Q. What are the symptoms of PCOS?
Polycystic ovarian syndrome (or PCOS) has a wide spectrum of symptoms from irregular/no menses to obesity and excessive weight gain, ovarian cysts, hirsutism, acne, male pattern baldness, depression, anxiety, skin tags and infertility.
Q. What are the diagnostic criteria for PCOS?
It is not definitive. The tests include:
Day 2 assays for hormones
Fasting insulin blood test
Pelvic scan for visible cysts
Q. How does PCOS lead to infertility?
In PCOS, levels of leutinizing hormone (LH) are elevated. This reverses the LH/FSH ratio due to which although FSH stimulates many follicles to start their development but the low levels do not allow any one of the follicle to mature. Therefore the numerous follicles that have started growing gradually become atretic and form cysts which are why the ovaries appear polycystic.
As no follicle mature, ovulation does not take place and the cycle remains anovulatory thereby leading to infertility.
How do you treat PCOS?
1. The treatment of PCOS is symptomatic and a combined approach is needed. The following medications are most commonly used:-
Oral contraceptive (Birth Control) pills:-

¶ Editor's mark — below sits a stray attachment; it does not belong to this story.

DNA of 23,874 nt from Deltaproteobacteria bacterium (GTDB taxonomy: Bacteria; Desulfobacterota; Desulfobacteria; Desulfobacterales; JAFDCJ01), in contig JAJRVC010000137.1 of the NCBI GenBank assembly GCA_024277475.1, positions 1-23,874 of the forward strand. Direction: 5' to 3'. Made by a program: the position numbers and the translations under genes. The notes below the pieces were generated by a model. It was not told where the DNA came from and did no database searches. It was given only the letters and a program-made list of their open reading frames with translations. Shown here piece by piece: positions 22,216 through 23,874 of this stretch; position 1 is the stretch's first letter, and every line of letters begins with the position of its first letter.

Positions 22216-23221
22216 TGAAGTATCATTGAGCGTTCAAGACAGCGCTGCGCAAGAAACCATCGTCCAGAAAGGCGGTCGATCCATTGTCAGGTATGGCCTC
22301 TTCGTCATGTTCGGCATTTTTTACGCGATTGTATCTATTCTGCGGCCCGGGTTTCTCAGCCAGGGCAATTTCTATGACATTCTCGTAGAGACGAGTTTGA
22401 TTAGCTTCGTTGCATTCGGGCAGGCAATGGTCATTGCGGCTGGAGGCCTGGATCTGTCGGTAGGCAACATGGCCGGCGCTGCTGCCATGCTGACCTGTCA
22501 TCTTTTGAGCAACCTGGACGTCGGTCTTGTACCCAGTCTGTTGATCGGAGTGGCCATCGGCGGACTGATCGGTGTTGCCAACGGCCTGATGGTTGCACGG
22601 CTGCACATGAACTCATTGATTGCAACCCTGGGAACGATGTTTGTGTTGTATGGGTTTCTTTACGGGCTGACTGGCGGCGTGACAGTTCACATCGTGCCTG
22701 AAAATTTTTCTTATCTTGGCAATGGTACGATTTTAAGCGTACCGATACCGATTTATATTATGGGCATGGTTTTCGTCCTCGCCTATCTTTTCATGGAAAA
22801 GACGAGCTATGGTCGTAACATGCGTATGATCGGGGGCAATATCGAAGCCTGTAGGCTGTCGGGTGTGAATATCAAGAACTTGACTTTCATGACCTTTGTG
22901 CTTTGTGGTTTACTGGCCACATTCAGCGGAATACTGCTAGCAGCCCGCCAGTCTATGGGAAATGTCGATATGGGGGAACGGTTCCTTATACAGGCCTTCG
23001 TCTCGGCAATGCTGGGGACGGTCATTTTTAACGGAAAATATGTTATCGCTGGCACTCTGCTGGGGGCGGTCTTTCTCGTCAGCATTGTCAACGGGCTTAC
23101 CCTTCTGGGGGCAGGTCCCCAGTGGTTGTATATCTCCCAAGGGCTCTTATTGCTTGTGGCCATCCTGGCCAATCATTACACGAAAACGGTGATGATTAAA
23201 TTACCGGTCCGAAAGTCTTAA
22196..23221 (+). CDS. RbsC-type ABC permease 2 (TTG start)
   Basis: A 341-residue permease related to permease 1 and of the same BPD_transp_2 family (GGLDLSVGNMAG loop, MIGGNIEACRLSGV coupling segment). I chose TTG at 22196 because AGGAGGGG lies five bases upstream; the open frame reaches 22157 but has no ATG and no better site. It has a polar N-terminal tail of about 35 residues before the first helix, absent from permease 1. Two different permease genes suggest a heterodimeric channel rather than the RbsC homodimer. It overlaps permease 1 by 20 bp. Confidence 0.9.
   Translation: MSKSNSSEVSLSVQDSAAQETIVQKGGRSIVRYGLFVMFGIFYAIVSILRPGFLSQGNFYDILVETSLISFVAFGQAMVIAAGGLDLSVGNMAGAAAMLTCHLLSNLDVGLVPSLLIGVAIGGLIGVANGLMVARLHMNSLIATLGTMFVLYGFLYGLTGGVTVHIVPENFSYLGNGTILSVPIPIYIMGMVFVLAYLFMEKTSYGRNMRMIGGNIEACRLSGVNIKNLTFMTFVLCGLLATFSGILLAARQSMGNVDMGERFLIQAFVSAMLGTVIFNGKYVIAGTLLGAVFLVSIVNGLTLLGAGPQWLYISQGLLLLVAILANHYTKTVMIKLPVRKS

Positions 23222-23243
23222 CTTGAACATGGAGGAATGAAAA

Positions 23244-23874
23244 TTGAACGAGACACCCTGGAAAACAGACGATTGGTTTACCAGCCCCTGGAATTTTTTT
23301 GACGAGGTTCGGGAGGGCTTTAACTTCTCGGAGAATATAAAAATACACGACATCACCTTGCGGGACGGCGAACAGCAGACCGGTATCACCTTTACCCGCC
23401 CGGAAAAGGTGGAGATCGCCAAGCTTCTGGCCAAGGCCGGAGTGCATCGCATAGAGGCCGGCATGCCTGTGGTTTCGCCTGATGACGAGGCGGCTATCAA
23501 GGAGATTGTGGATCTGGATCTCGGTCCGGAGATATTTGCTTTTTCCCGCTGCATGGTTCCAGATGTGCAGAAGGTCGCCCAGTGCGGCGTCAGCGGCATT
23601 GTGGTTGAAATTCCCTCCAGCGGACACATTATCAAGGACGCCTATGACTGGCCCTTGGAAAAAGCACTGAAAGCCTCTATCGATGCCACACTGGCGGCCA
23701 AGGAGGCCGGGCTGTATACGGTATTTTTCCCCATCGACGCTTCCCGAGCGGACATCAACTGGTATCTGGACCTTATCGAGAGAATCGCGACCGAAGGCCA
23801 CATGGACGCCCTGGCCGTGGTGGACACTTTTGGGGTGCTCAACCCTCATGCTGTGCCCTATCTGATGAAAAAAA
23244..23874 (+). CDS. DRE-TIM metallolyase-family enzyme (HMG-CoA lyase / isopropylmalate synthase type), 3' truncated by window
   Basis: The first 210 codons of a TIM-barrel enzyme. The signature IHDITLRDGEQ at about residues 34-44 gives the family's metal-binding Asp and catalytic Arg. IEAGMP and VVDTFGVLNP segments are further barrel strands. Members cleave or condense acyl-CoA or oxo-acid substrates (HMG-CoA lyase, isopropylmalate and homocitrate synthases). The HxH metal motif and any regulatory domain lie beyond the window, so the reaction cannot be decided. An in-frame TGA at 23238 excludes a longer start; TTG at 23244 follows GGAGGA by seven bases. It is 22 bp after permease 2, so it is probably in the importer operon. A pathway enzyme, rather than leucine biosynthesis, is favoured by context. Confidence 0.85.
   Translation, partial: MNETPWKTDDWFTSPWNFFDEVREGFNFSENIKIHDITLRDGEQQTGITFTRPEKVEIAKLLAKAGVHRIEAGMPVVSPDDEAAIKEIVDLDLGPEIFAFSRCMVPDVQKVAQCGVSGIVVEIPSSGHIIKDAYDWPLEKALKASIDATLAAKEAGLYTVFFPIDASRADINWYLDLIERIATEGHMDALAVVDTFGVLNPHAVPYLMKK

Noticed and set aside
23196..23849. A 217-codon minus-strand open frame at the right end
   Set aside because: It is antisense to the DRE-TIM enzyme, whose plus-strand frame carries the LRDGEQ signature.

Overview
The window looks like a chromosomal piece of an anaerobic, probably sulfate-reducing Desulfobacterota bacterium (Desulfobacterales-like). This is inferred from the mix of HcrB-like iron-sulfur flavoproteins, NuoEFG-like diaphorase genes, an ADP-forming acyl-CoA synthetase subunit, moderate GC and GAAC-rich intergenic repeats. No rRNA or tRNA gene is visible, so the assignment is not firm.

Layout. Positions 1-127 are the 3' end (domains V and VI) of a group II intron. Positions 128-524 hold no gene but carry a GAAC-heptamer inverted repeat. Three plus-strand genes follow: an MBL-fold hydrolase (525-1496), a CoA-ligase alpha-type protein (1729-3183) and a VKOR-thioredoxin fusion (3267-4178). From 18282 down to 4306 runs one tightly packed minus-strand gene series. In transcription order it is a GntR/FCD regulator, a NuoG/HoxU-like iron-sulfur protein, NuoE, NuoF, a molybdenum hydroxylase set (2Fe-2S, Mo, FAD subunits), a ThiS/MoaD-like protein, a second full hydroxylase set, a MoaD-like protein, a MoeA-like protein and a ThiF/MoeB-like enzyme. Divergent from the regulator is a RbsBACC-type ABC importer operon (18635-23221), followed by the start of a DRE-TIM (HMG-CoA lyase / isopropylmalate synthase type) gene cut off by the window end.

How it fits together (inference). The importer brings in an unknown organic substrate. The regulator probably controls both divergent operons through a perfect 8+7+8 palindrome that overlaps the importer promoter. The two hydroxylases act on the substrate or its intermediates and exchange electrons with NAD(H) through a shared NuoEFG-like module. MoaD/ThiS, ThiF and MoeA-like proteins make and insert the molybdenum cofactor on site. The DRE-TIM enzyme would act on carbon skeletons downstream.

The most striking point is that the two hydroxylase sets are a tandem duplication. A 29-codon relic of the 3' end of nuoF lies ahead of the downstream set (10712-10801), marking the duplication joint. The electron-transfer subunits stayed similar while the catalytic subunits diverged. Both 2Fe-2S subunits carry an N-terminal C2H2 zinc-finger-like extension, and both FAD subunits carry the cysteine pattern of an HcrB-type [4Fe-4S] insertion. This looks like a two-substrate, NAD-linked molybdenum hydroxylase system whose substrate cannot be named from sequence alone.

indicated for women who need to regularise their menstrual cycles, clear acne, hirsutism etc by decreasing the levels of male hormones. However, once these are stopped, the problems might recur.
Medication to decrease insulin resistance:–
Oral anti diabetics like metformin (glycophage)- improves the blood glucose levels, decreases the production of male hormone (testosterone), slows down the abnormal hair growth, decreases body mass index (BMI) by improving cholesterol levels. As a result ovulation may return within a few months.
Include clomiphene citrate alone or with Gonadotropins (usually FSH) for inducing ovulation. In resistant cases, IVF is a viable option for achieving a conception.
2. Surgery- Laparoscopy is a good option for patients with resistant PCOS who do not respond to medical treatment. During laparoscopy, the enlarged ovaries are drilled which increases the chances of ovulation and therefore pregnancy by 70-80%.
3. Life style modification- PCOS is usually associated with obesity – Dietary restrictions along with exercise are important in restoring the hormonal milieu of the body. With even a 10% loss in body weight, ovulation could be restored and regularity of her menstrual cycle maintained.
Q. What is the other health risks associated with PCOS?
Women with PCOS are at a greater risk of having chronic ailments like type 2 diabetes, cardiovascular diseases and cancer. Therefore the problem should be addressed from a young age